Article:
Turning pictures into music
Driving home from a jazz gig one night, I was listening to BBC Radio 3. The program was about the music of Arnold Schoenberg, and the presenter was describing Schoenberg's use of twelve tone technique in his musical composition. This involved writing down the twelve notes (in any order, but with no note repeated), and then performing mathematical operations on them to generate more and more rows of notes. The resulting music therefore was partly inspired (by Schoenberg's choice of notes and 'operations'), and partly generated.
At that time my day job involved working with digital images, and I had written software to manipulate them. I wondered how it would sound if the software were adapted to actually 'play' the images as sounds. Just like Schoenberg's 12-tone technique, I could choose the initial group of notes, but then use the digital images to provide the 'mathematical operations' on those notes to create music from the images...turning pictures into sound.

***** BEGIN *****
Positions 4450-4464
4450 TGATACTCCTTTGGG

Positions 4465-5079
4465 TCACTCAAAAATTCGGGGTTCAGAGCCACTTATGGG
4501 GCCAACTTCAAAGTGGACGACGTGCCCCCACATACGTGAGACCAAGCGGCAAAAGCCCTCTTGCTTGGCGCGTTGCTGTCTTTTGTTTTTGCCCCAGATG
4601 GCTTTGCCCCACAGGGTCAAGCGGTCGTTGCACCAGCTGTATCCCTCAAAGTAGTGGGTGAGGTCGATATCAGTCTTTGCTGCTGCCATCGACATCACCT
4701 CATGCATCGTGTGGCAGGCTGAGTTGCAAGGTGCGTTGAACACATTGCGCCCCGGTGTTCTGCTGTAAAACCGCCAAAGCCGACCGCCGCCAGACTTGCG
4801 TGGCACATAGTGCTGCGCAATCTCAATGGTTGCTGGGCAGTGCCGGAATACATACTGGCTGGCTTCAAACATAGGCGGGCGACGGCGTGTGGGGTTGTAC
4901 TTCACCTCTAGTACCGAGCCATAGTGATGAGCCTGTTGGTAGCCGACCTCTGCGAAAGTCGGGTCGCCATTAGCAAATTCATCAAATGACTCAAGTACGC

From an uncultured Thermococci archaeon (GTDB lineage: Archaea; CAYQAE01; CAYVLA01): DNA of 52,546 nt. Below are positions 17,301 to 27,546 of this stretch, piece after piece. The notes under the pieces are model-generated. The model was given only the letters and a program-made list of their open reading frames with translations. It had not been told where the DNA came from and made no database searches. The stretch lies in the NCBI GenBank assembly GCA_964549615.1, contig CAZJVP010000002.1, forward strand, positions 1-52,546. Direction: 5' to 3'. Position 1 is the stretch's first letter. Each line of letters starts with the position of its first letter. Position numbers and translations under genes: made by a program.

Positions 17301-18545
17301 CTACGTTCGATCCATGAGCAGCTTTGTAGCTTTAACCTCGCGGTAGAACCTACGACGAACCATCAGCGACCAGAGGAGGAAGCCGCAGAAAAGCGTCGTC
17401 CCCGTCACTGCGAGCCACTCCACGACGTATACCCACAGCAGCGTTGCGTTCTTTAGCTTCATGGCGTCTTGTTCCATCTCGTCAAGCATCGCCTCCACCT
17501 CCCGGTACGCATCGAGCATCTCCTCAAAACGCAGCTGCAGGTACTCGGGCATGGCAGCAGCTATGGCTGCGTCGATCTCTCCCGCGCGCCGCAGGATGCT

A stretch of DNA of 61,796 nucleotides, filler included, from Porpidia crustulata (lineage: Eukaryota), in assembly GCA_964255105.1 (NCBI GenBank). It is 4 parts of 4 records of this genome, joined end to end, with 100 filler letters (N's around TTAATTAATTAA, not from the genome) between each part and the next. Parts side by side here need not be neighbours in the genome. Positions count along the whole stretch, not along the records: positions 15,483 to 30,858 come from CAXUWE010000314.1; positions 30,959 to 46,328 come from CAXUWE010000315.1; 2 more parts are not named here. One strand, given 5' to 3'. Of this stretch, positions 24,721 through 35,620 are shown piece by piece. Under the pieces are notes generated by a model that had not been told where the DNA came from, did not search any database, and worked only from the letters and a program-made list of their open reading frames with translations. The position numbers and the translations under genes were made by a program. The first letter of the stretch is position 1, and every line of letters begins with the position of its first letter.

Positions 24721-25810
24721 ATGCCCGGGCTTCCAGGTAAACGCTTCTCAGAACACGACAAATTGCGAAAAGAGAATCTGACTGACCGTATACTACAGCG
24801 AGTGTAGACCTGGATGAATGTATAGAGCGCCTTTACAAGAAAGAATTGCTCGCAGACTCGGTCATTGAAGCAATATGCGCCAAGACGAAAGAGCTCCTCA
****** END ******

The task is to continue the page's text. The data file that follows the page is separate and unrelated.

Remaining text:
On a computer, a picture is made up of pixels, and each pixel is made up of a combination of three colors: red, green and blue. To make all the different colors on the screen, the level of red, green & blue is varied in each pixel. An orange pixel will have high levels of red and green, but a low level of blue.
There are a huge number of ways that you could turn these red, green and blue levels into notes. But I decided to go for the most direct and obvious way so that the resulting 'music' is a very direct representation of the pixels. The color levels are simply turned into musical notes: the brighter the color, the higher the note. Because we have 3 colors (red, green and blue), the music has "three tone polyphony" - i.e. 3 notes are always playing together.
Even a small photograph contains a huge number of pixels. For example, if we generated one note for every pixel in a 640 x 480 pixel photo, it would make 307,200 notes! To reduce the number, we can first divide the picture up into a smaller number of rows and columns and find the average pixel value in the resulting blocks - as shown below. Each block is then played in turn (left to right, top to bottom).
Photo divided into 12 rows by 16 columns and played, row by row, with a C major scale!
On these pages there are more examples of 'music' created with p2s, and full details of how it works. You can download p2s and/or the original source code and play with it, and perhaps get involved in a philosophical discussion - what is music? :-) And you can see what a well known jazz tune looks like when turned back into a picture!